Archive for the ‘Current Issues’ Category

Here’s a snippet:

” The same question arising in verse 1 surfaces here again: Does “all people” (πάντας ἀνθρώπους; v. 4) refer to every person without exception or to every person without distinction? The Reformed have traditionally defended the latter option.5 Sometimes this exegesis is dismissed as special pleading and attributed to Reformed biases. Such a response is too simplistic, for there are good contextual reasons for such a reading. A focus on all people without distinction is supported by verse 7, where Paul emphasizes his apostleship and his ministry to the Gentiles: “For this I was appointed a preacher and an apostle (I am telling the truth, I am not lying), a teacher of the Gentiles in faith and truth.” Hence, there are grounds in the context for concluding that “all people” zeros in on people groups, so that Paul is reflecting on his Gentile mission. In Acts 22:15 (NIV), when Paul speaks of being a witness “to all people” (πρὸς πάντας ἀνθρώπους), he clearly does not mean all people without exception; “all” refers to the inclusion of the Gentiles in his mission (Acts 22:21).”

Read the rest at link below :

And in another letter to Jerome (#82), Augustine writes:

“Of all the books of the world, I believe that only the authors of Holy Scripture were totally free from error, and if I am puzzled by anything in them that seems to me to go against the truth, I do not hesitate to suppose that either 1) the manuscript is faulty or 2) the translator has not caught sense of what was said or 3) I have failed to understand it for myself.”

Augustine is pretty clear here on his doctrine of Scripture. He understands Scripture as inerrant, but he also recognizes that humans err in 1) manuscript transmission, 2) in translating, or 3) in simply not understanding a passage. I think the way Augustine approaches this is a helpful example for us today. How many times do we counsel people or even find in ourselves a struggle with the difficult things of Scripture and unfortunately rely on human, fallible understanding, and Scripture then loses out. Going all the way back to Augustine’s era, this has clearly been a struggle for centuries.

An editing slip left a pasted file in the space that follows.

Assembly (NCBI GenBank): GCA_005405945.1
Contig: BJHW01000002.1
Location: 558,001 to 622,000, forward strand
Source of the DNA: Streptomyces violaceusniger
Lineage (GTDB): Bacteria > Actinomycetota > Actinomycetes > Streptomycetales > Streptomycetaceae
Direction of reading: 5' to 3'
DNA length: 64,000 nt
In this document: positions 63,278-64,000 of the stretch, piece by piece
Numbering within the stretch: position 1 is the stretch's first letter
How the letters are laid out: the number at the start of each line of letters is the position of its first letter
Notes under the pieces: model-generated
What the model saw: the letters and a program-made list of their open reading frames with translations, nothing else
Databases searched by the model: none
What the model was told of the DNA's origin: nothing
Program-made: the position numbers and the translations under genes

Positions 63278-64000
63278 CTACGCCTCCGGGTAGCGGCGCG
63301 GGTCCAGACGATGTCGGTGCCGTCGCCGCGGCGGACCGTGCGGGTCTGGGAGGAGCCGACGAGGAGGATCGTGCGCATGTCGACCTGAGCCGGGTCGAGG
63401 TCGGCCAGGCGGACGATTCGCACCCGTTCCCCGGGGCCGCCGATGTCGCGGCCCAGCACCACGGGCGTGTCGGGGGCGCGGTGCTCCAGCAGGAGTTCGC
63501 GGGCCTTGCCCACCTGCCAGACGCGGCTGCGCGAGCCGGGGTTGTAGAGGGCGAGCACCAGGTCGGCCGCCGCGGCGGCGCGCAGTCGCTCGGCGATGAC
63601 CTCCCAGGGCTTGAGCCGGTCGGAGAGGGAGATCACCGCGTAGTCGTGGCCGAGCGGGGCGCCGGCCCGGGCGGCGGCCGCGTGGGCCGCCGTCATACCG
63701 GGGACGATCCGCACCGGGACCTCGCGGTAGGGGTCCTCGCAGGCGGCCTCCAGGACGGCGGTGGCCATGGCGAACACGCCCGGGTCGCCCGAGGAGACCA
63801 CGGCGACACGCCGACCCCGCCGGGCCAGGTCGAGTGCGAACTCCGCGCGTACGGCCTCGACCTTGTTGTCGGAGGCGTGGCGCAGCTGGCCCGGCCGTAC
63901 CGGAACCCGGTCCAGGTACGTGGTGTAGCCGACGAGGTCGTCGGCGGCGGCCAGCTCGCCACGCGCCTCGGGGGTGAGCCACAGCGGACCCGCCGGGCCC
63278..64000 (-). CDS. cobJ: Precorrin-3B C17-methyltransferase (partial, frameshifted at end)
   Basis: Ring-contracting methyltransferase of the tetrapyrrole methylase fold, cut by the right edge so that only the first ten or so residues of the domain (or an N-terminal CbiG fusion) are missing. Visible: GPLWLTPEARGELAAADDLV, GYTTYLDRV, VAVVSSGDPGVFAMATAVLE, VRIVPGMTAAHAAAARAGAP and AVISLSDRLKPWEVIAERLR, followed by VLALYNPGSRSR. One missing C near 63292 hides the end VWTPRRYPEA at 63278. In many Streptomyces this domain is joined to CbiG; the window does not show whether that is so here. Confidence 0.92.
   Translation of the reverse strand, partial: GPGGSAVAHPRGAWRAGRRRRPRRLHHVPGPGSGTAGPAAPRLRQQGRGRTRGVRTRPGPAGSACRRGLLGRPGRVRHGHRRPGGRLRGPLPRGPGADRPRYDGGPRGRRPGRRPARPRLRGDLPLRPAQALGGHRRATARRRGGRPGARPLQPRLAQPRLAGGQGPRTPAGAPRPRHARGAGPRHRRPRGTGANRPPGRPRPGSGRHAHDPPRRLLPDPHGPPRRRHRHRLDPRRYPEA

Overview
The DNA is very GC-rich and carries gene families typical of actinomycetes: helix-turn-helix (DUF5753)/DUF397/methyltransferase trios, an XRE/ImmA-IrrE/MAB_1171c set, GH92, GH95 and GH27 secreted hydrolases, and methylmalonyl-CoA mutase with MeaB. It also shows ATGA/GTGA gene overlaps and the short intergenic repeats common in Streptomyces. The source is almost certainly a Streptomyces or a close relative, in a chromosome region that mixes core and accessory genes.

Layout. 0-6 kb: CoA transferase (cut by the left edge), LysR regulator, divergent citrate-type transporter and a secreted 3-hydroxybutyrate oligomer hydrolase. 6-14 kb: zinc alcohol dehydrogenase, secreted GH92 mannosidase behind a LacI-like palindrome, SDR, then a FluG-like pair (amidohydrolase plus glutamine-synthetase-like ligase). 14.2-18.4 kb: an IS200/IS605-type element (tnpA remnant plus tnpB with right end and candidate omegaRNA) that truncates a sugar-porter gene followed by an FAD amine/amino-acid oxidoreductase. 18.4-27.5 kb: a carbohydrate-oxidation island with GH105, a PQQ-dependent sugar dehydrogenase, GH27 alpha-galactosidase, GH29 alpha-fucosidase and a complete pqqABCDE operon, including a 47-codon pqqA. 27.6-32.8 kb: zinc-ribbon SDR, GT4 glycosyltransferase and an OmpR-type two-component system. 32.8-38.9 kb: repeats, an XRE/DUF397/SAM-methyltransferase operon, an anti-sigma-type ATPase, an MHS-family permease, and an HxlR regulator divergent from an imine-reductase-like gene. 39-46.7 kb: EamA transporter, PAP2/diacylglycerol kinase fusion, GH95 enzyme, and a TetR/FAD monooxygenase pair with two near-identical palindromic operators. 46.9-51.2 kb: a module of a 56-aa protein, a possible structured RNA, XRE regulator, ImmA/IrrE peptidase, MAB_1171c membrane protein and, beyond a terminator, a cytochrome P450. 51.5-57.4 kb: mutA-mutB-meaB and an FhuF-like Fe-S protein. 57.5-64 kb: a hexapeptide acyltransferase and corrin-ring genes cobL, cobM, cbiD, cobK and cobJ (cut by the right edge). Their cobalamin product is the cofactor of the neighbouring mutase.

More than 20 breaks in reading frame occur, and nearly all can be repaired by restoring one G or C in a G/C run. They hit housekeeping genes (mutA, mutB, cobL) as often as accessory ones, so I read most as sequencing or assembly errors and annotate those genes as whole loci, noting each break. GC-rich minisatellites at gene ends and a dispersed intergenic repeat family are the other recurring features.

Read the rest at link below

From the 9 marks blog:

But how often have you heard a seventeen-year-old say, “I’m considering this college because there is a great church nearby”? Or, “It’s a good university, but I’m not going to apply because I asked around and couldn’t discover any good churches in that town.”

A godly brother looking at various graduate programs said the latter to me a few days ago. For him it meant he was rejecting a school where some of the top scholars in his field teach.

Do you think my friend is being foolish? After all, college is only for a few years. Should the presence of a nearby healthy church really make or break what school you decide to attend?

Oh, please, yes. Follow my friend’s example. I dare say, determining whether there is a nearby healthy church may not be the most important criteria for a Christian in the college-selection process, but it should be a non-negotiable. If there is no healthy church nearby, Christian, there’s another college for you, somewhere.  


Read the rest at link below:


Posted: November 16, 2012 by doulos tou Theou in Anglican Communion, Christianity, Current Issues, The Christian Life

A good article by Jason Helopoulos  over at Kevin DeYoung’s blog about Ecclesiastical disunity. This part was interesting as it describes , in my opinion, a “root”  problem with the majority of  leadership of  TEC & a majority of churches in our Diocese. The bigger problem is one of core theological views of Jesus, the Bible, Authority of Scripture, the Resurrection, etc…